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Death and Violence Mount in Overcrowded Alabama Prisons

On February 5, 2022, the federal Department of Justice (DOJ) announced a nine-year sentence had been handed down to the last of four Alabama prison guards convicted of beating state prisoners they suspected of smuggling contraband at Elmore Correctional Facility (ECF)



Three days later, on February 8, 2022, the state Department of Corrections (DOC) signed a $15 million contract to buy an old 700-bed prison that it plans to renovate and use to keep parole violators out of the general population in state prisons, on top of a controversial prison construction program previously announced.

What’s the common thread connecting these events?

They are the latest fallout from a prison system perpetually marred by unsafe and violent conditions that have been the subject of two federal lawsuits.

One of those suits, filed by DOJ in December 2020, alleges that Alabama is “deliberately indifferent” to unconstitutional overcrowding persisting at its state prisons, facilities that “are riddled with prisoner-on-prisoner and guard-on-prisoner violence,” like that inflicted by the four ECF guards on the smuggling suspects. [See: PLN, Apr. 2021, p.34.]

In the other suit, a federal judge also took DOC to task for the pernicious effect that its chronic short-staffing has on mentally ill prisoners, who filed a class-action lawsuit over being left locked in their cells most of the day to keep them from self-harm. Even then almost 30 found a way to kill themselves over the past two years.

But the guards who manage to show up for work can’t always be counted on not to make matters worse. Willie M. Burks III, 41, was the last of the four ECF guards to be sentenced in the 2019 beatings of two handcuffed prisoners, Cortney Rolley and Christopher Hampton. [See: PLN, Jan. 2021, p.62.] After Rolley was mauled by another guard, Sgt. Ulysses Oliver, Jr., Burks then “stood and watched as Oliver pulled the second inmate [Hampton] from an observation room, threw him on the floor and beat the inmate with his feet and collapsible baton,” according to the U.S. Attorney prosecuting the case. Two more guards, Bryanna Mosley and Leon Williams, were also convicted of failing to intervene in the attacks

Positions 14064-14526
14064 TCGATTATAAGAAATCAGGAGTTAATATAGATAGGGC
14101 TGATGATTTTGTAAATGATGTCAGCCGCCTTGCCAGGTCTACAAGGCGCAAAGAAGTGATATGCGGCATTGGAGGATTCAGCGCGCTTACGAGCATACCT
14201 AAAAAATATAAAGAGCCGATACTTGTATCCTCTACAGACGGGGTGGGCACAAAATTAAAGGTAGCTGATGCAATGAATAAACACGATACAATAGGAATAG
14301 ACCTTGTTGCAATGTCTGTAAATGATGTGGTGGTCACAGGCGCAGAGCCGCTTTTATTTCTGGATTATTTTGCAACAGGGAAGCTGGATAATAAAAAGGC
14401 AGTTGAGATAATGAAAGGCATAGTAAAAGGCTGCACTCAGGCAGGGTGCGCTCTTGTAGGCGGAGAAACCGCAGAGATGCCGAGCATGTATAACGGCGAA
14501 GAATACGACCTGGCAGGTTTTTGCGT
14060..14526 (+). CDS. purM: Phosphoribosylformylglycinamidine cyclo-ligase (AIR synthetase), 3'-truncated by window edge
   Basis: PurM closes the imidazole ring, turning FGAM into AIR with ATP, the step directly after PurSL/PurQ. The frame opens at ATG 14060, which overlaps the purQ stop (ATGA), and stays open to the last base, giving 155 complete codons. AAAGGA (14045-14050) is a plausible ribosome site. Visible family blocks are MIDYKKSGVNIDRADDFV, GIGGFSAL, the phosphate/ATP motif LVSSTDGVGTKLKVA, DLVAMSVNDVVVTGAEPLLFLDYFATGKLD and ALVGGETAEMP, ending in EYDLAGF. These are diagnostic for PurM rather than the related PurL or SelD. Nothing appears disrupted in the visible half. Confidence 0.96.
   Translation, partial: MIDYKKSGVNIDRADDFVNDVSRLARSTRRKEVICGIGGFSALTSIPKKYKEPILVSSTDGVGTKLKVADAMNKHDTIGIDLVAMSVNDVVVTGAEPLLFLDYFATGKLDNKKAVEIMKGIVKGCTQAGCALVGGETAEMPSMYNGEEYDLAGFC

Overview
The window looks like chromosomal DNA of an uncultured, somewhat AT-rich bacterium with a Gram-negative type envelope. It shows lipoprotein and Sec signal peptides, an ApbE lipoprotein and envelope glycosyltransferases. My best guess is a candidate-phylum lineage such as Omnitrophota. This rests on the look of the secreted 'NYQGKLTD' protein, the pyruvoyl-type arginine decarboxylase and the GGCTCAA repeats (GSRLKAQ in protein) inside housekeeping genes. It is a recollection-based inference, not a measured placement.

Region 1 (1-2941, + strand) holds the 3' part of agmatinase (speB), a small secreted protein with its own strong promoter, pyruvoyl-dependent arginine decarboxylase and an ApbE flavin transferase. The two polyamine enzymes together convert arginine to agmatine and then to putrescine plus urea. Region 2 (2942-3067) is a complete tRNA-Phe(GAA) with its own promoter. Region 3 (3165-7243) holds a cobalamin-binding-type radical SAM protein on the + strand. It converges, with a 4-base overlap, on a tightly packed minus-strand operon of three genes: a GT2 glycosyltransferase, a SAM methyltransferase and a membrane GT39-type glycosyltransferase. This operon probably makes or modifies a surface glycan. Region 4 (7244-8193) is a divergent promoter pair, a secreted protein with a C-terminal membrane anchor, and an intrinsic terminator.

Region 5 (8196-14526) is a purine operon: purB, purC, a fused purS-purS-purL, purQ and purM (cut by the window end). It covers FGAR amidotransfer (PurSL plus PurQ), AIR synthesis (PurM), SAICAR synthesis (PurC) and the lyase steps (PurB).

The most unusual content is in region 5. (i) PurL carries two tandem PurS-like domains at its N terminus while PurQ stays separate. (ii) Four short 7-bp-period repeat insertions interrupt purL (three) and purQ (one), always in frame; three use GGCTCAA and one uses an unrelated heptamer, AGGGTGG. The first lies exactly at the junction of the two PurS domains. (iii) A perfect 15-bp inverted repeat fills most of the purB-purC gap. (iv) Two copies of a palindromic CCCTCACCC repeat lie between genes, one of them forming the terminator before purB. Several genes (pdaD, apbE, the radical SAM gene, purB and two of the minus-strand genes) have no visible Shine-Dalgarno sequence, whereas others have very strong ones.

Critics say it’s all symptomatic of a prison system in which overcrowding and short staffing have spiraled out of control. In the year after DOJ filed its suit over DOC’s severe overcrowding, the reported prison population in the state jumped more than 7.4% to 18,773 prisoners, all crowded into facilities designed for just 12,115—an occupancy rate of 155%.

But just before that news arrived in December 2021, there was another grim headline in June 2021, when DOC admitted that its vacancy rate for guard positions had climbed from 50% to 52% over the preceding year.

It was to that toxic combination of too many prisoners and too little staff that DOJ attributed “a high rate of prisoner-on-prisoner violence that is serious and systematic” in a letter sent on April 2, 2019, warning DOC that “overcrowding and understaffing” had resulted “in prisons that are inadequately supervised with inappropriate and unsafe housing designations, creating an environment rife with violence, extortion, drugs, and weapons.’’

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